Chain of Title:How Three Ordinary Americans Uncovered Wall Street's Great Foreclosure Fraud
The global economic crisis in 2007 had its origin in the U.S. housing market, but very few of us know the role played by courts and judges in cascading this crisis to a global proportion.
While battling with the largest banks, three ordinary Americans faced with the prospect of losing their homes helped to uncover a foreclosure fraud that banks never owed up to. Wall Street bankers used securitization to connect global investors with the U.S. home borrowers, transforming in the process banks to loan originators and traders. Naturally, bankers were happy to pass on the loans and mortgages as hot potatoes while collecting fees with the connivance of rating agencies.
For nearly three hundred years, we had preserved the integrity of the home title and the clear ownership claim. However, the securitization process succeeded in destroying that bedrock of free market economy in less than a decade. As a result, more than eight million home titles cannot be traced, and the process is still fraught with inaccuracies and fraud as judges are unwilling to enforce the laws on the books.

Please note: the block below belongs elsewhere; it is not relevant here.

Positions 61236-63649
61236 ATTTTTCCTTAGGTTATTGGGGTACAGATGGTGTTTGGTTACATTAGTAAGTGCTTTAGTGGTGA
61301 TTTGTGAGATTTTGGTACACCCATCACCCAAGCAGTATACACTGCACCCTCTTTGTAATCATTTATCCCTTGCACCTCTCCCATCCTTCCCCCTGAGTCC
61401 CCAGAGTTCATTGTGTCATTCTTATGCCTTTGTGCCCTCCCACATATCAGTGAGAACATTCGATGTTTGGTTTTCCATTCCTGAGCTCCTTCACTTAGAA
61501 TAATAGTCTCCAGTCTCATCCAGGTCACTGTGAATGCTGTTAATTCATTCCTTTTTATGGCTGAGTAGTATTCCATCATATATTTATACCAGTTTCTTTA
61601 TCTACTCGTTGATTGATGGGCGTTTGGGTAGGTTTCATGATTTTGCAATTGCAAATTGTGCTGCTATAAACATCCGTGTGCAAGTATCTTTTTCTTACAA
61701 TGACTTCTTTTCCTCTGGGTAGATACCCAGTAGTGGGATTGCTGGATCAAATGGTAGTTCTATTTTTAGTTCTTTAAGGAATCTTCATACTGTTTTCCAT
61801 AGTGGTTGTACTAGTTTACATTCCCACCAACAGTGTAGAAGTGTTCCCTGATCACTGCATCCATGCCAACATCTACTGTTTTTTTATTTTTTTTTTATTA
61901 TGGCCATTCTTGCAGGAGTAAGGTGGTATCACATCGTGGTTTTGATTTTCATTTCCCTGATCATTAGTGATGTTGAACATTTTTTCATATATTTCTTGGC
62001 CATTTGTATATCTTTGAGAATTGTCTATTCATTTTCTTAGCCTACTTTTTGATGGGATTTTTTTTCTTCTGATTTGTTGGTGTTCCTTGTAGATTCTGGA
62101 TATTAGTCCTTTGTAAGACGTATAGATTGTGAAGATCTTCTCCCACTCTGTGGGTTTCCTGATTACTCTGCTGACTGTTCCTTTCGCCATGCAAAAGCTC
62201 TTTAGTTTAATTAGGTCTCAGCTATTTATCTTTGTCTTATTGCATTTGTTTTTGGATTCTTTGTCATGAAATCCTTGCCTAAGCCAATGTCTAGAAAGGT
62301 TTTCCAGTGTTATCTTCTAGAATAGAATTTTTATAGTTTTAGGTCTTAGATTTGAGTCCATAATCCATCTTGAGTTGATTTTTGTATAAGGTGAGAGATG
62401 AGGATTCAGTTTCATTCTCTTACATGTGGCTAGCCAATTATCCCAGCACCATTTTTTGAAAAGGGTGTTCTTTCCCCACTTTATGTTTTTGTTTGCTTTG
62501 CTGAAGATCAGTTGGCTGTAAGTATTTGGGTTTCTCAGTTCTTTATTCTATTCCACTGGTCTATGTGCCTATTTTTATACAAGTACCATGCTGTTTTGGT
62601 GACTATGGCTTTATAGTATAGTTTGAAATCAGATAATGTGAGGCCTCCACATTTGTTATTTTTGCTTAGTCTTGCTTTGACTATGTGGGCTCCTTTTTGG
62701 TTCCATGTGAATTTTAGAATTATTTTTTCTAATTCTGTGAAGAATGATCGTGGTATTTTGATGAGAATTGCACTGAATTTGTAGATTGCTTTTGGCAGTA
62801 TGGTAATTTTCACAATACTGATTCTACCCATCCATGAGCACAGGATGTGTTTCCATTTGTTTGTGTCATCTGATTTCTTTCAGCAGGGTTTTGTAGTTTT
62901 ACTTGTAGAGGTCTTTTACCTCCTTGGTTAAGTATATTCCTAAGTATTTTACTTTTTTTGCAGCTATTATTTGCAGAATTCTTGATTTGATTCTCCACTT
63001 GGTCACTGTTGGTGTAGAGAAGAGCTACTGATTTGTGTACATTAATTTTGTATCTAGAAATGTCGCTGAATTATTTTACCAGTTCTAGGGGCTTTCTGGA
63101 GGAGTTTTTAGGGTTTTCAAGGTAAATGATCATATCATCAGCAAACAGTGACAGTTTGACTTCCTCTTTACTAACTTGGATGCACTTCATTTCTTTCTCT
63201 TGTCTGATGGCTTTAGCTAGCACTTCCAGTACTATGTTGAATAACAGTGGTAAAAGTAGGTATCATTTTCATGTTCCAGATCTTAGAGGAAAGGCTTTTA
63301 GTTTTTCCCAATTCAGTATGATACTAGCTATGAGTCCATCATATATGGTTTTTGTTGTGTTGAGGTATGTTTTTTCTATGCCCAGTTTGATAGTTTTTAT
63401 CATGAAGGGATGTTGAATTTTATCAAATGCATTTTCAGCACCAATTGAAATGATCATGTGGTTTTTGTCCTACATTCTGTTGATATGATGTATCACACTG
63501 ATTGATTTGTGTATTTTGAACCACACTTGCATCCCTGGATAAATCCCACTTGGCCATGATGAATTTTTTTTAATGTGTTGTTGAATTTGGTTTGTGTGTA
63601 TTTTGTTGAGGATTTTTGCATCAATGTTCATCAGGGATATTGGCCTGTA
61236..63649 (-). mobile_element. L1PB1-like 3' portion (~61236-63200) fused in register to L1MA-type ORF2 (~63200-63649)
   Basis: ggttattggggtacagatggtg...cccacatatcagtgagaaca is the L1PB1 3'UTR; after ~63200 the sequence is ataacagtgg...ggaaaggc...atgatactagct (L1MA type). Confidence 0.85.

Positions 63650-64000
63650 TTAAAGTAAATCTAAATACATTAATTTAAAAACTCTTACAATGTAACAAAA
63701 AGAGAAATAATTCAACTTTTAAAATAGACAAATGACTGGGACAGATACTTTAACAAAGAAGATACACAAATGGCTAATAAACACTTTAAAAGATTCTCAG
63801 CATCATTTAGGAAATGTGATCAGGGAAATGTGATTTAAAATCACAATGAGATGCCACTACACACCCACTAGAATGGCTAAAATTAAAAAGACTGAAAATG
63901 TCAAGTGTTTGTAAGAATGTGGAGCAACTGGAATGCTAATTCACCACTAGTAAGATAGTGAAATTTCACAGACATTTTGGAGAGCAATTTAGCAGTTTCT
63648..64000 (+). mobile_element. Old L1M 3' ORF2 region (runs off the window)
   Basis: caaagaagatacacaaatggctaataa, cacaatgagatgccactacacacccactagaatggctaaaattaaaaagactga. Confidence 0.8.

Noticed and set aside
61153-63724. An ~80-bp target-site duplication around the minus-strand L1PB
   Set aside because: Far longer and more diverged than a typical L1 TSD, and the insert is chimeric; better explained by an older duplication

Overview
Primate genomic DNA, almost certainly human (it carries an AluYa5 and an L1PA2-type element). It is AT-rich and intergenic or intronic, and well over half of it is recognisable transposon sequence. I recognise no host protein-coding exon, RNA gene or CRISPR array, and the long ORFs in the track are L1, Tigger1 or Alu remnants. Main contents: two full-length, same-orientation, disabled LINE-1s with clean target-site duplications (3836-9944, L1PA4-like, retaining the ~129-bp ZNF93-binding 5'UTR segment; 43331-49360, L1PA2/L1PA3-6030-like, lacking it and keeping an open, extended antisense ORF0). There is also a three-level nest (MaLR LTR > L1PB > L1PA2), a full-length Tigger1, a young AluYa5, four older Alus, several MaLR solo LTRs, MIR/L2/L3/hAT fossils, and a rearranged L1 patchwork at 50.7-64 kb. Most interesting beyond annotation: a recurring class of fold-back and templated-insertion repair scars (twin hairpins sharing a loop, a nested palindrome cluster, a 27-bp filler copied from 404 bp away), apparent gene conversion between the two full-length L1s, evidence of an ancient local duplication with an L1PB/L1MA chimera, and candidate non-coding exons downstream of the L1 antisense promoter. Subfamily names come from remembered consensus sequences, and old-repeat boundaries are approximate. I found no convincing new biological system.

David Dayen skillfully narrates with eye-popping details how three individual home owners uncovered the foreclosure fraud while fighting losing battles with the big banks. To make matters worse, neither regulators nor government agencies, judges or local law enforcement officers were willing to help these struggling home owners. Whenever local regulators were getting close to uncovering the fraud, they were quickly silenced by lawmakers in Florida, California, Nevada, and in Washington.
Dayen shines much needed light on the two-tier accountability system under which our judges enforce selective laws, as well as how banks can err and get away with it but a borrower cannot. At the peak of the crisis, judges were foreclosing a house by the minute, yet neither the bank nor the mortgage servicer could prove if they ever had the legitimate claim on the house.
Be prepared to be angrier as you thumb through the travails of these three families, whose lives are being shattered by the foreclosure crisis. And if you think this can never happen to you, think again.